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Author of the Entry:
Divine CheNeba, University of Yaounde 1, firstname.lastname@example.org
Peer-reviewer of the Entry:
Daniel Nkemleke, University of Yaounde 1, email@example.com
Eleanor A. Dasi, University of Yaounde 1, firstname.lastname@example.org
Elżbieta Olechowska, University of Warsaw, email@example.com
El Hadji-Awal (Storyteller)
Age of narrator: 62 (in 2017)
Social status: Imam
Profession: Business man
Language of narration: Hausa (Hau)
Bio prepared by Divine CheNeba, University of Yaounde 1, firstname.lastname@example.org
Background: The Hausa population of Cameroon are mostly found in the Grand North (Adamawa, North, and Far North) between Latitude 80 34' 51.2436” North and Longitude 130 54' 51.8364” East. They are dotted all over the country, because of their migratory nature. They constitute one of the marginalized groups in the country, partly because many are not educated, especially their women. The Hausa people of Cameroon are part of the Sub-Saharan African Hausa community. They speak Hausa (Hau), practice Islam, and belief in festivals like the Cock Festival (the nephew of the successor of a family throws a cock in a fire with the belief that should it fall on the right of the fire, bountiful blessings will be poured on the family, but should it fall on the left side of the fire, bad luck will come upon the family) and the Lam (a ceremony that is performed to show off young girls who are ripe for marriage). Conversely, amongst these people are specialists (Malams, Hausa priests) who perform different rituals and sacrifices, and blend different magical formulas to cure different diseases that plague individuals, families and the community (see here, accessed: January 7, 2018).
A long time ago, in a distant dark kingdom in the depths of the earth, there lived a being who could transform into both man and snake. He reigned alone very far from the light of the sun and was considered as the master of the Underworld. Meanwhile, there lived and reigned a king on earth who was well-respected for his sense of responsibility, equity and justice. This earthly king was married to three wives and had a lone daughter, a girl who was quite remarkable for her matchless beauty. In the king’s court, there was also a shepherd called Madi, who was also greatly loved by the king for his skills and many good qualities. So, the king decided to marry off his daughter to this shepherd despite the fact that he had a physical disability – he had an amputated arm. When he was introduced to the daughter, she rejected him because of his disability.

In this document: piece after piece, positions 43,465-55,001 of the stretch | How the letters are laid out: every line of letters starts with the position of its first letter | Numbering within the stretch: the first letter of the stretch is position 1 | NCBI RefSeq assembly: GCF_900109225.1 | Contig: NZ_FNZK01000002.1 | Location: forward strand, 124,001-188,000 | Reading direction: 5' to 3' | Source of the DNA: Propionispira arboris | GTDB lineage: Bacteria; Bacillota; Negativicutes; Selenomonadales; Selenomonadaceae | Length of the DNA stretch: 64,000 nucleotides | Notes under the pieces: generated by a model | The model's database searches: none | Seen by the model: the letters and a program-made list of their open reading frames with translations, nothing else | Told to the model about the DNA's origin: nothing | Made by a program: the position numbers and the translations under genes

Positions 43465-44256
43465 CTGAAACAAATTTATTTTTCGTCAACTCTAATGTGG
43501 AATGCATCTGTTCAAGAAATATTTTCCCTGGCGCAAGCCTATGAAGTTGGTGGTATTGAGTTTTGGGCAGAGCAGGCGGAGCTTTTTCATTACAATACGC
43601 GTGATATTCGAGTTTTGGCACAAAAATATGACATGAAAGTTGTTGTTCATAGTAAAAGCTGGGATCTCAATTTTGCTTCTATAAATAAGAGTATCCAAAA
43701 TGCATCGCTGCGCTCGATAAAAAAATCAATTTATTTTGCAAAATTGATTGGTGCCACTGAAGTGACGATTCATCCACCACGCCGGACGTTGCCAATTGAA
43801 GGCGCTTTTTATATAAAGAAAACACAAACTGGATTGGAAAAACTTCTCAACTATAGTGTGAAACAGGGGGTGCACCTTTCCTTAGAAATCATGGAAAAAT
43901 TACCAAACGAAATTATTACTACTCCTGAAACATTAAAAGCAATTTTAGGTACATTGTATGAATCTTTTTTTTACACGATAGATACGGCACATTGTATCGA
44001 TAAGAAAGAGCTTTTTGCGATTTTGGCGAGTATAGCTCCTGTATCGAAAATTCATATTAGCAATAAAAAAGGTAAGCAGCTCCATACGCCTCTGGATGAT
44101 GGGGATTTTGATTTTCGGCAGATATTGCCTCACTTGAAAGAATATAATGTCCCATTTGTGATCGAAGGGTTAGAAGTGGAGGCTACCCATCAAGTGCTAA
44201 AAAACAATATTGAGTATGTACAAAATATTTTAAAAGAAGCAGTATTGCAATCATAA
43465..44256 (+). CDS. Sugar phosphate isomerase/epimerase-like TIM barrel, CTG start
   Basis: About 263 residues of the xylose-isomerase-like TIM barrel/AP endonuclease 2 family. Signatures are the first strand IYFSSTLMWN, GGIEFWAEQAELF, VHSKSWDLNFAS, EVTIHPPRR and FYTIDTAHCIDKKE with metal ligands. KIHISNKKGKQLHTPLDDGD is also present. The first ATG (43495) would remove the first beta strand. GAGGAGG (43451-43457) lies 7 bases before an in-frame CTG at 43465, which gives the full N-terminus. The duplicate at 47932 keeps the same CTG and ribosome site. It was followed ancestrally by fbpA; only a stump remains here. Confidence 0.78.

Haven heard the news about the intentions of the King to find a husband worthy of his daughter, Mitidi, the snake-man, decided to leave his dark realm for the first time and presented himself in front of the king in a magnificent human form. With a very imposing build, and an appearance of a great Hausa warrior, he stood in front of the king and claimed that he descended from a great Hausa royal lineage.
Upon seeing this man, the princess immediately named him as the chosen one for her heart. So, the king gave in to the will of the girl and gave his blessings, as all fathers will do. The couple took an oath of no-return. After the marriage ceremony, the couple was accompanied by a large bridal procession to the direction of their new home. But midway, Mitidi asked them to return to their land and allow him and his wife to continue the journey by themselves. After a long walk, they arrived at the entrance of a dark fortress. That is how he took his wife into his dark suffocating kingdom and, for the first time, showed her his real face. The princess was shocked, and plunged into great fear and immense sadness.
The snake-man created an impossible world that dazzled her, thus rendering her prisoner of her own selfishness, pride and avarice. She was thus condemned to live, and sometimes fight, with other snakes for the rest of her life, and was late transformed into a snake woman. She became the queen of the world of darkness against her will.
The transformation of hpeople into beasts, or generally what is called shape shifting, is often seen as a form of punishment or retributive justice for vices indulged in by individuals. Some societies see shape shifting as a leeway to liberating the society from external impediments, as the new shape serves as a catalyst for breakthrough, or a means of having access into the impenetrable. Pride and avarice, as the above myth records, delivers the heroine, first, into the hands of a snake man, and later, her transformation into a snake-woman serves as retribution for her pride and vanity. Besides the heroine, Mitidi (the snake man) transforms into a human being as a means of having access into a world that does not belong to him. The unleashing of his wicked plans on the heroine serves as a whip of the Gods, spirits and ancestors because of her deviant behavior. This phenomenon of therianthropy (human-animal transformation and vice versa) is recurrent in many world mythologies.
Hall, Jamie. Half Human, Half Animal: Tales of Werewolves Related Creatures, Bloomington, Indiana: Authorhouse, 2003.
Method of data collection: Tape recording and note taking
Researcher: Divine Che Neba
Assistant researcher: Djibril Saibou